Andare, Partire, Tornare


A mini-booklog

Been doing a lot of taking in, so to speak - reading a bunch, and indulging in a few movies. Actually, "reading a bunch" is a massive understatement. I've been nose-first in a book for the majority of the past week, thanks to Natalie taking me to the used bookstore, Caerula giving me those ARC's, and me taking myself to the library.

So far, I've ploughed through:

Jasper Fford's _Lost in a Good Book_, the sequel to _The Eyre Affair_ and the predecessor to the now-out-in-England _The Well of Lost Plots_. This guy is quality - brilliant deadpan humor, an indulgence in puns that work (unlike Piers Anthony and the now-thoroughly-decayed Xanth books), adventure, and literary brilliance, both in the quality of his writing and the ability to weave in famous books and characters into a plot that can best be described as zany. Yes, I said it, people! Zany! It's a good thing! Go adopt a Dodo today!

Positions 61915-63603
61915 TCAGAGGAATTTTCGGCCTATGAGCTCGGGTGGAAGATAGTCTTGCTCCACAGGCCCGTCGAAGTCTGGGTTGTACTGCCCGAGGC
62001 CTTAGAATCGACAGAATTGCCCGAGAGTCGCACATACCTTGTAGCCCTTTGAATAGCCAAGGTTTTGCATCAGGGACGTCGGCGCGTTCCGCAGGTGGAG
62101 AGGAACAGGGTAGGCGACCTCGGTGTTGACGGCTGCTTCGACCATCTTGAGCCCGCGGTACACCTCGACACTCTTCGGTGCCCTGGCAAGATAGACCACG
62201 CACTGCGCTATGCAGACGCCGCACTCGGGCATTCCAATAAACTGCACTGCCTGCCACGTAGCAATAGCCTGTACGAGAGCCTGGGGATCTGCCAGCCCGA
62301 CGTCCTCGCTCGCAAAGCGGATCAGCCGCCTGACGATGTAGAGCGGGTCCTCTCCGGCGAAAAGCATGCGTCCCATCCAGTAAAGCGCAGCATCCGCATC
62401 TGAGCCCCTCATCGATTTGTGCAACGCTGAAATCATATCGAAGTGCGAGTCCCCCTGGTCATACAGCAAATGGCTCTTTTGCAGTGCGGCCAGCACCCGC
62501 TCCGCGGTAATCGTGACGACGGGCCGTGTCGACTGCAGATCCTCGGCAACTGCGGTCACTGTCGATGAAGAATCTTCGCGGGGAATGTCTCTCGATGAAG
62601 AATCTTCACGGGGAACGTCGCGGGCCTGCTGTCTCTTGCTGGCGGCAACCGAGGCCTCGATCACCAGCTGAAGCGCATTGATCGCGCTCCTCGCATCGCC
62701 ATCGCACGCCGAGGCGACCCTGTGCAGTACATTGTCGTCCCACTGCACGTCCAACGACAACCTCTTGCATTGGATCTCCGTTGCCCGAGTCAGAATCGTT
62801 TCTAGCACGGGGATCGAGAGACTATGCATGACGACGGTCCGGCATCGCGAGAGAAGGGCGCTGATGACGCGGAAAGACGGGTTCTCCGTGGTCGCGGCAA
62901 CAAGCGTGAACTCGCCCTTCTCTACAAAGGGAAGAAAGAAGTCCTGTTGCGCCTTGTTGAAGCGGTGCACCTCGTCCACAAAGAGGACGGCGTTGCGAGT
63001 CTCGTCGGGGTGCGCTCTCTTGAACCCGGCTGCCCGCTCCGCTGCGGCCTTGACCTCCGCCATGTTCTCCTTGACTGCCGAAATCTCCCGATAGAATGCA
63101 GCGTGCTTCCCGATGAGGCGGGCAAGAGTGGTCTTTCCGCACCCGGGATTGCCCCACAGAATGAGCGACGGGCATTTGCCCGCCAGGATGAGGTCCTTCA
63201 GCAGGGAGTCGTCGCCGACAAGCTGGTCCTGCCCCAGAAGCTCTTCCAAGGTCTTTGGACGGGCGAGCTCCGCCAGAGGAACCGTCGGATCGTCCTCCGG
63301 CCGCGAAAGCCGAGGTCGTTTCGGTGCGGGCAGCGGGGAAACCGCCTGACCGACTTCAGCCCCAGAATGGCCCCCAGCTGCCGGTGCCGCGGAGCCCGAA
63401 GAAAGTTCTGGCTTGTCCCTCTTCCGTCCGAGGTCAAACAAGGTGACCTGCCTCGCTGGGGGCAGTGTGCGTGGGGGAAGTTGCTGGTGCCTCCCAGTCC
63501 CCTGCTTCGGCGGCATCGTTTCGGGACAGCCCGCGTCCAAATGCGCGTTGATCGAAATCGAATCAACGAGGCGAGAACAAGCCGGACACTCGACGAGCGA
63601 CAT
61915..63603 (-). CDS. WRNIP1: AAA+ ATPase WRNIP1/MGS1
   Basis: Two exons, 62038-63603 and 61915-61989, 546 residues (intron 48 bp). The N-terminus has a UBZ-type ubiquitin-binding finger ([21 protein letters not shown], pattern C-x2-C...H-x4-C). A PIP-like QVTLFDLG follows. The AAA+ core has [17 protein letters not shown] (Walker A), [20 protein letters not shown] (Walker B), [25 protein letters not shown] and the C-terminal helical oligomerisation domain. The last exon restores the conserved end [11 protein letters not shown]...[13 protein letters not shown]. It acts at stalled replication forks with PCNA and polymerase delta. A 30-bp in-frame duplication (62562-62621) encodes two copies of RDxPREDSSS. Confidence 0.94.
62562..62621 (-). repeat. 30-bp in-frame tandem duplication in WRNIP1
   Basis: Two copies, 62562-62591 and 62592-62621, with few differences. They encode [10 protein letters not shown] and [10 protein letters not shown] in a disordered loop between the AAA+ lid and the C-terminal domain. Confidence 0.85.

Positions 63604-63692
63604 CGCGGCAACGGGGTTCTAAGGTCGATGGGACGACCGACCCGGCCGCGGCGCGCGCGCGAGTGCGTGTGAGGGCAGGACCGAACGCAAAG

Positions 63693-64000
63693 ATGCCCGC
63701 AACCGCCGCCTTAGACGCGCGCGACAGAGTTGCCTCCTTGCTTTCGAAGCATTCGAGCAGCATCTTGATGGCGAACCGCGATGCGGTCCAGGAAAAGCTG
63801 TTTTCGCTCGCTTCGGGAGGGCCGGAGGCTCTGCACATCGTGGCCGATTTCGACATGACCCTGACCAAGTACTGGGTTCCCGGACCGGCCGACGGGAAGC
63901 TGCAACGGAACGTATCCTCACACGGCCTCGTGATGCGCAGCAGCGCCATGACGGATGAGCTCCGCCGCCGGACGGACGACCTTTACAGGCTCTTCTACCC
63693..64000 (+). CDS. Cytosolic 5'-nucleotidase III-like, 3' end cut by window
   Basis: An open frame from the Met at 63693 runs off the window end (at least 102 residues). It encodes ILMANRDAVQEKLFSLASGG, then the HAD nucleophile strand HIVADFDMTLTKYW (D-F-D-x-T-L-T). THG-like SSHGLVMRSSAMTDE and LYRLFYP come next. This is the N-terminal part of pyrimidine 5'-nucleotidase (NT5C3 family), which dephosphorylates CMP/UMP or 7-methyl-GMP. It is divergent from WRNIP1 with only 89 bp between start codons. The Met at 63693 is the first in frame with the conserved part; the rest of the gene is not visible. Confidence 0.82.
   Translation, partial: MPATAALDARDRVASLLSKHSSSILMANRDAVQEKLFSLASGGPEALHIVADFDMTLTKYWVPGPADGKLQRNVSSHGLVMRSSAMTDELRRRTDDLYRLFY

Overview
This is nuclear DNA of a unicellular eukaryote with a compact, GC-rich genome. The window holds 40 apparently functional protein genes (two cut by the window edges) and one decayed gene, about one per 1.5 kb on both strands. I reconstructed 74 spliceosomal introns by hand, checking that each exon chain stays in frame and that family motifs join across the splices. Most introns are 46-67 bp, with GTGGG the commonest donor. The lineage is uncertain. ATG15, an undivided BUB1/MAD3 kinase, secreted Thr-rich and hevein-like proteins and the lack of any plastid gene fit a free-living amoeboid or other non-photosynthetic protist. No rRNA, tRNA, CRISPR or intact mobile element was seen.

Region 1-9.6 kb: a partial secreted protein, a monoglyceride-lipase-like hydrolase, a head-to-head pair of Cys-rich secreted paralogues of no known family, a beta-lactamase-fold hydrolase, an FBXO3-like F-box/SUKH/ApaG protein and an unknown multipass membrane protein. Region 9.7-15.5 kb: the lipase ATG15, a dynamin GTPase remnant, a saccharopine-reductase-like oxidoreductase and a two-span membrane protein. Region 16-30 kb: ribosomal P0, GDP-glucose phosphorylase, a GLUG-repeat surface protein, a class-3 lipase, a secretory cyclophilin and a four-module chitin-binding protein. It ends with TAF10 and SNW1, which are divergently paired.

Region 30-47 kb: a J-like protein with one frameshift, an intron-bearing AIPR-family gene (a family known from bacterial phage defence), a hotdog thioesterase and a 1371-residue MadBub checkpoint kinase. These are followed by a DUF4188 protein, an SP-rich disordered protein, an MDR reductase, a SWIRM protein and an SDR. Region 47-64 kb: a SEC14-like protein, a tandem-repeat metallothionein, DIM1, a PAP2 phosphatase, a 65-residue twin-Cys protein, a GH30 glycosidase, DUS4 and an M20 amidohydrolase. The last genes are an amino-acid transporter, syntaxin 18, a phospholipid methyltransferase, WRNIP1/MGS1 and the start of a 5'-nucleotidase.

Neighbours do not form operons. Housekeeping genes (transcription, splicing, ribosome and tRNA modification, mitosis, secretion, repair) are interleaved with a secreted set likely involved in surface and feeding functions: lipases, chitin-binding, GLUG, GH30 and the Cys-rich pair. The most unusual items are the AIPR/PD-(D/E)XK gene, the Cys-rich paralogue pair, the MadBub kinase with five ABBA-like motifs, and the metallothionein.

Lois Bujold's _Ethan of Athos_, bought specifically on Natalie's reccomendation and much enjoyed. It's a quick read, but the breathtaking audacity of Bujold having her main character be an obstetrician on a planet where women are not only not permitted, but seen as evil Liliths waiting to drag men down into the depths of sin. The idea of a fundamentalist religion getting so woman-phobic that they go and found a gay planet, and the whole idea being explored in a short adventure novel is just fabulous, and watching Ethan navigave the larger world when he's forced to leave his planet is wonderfully entertaining.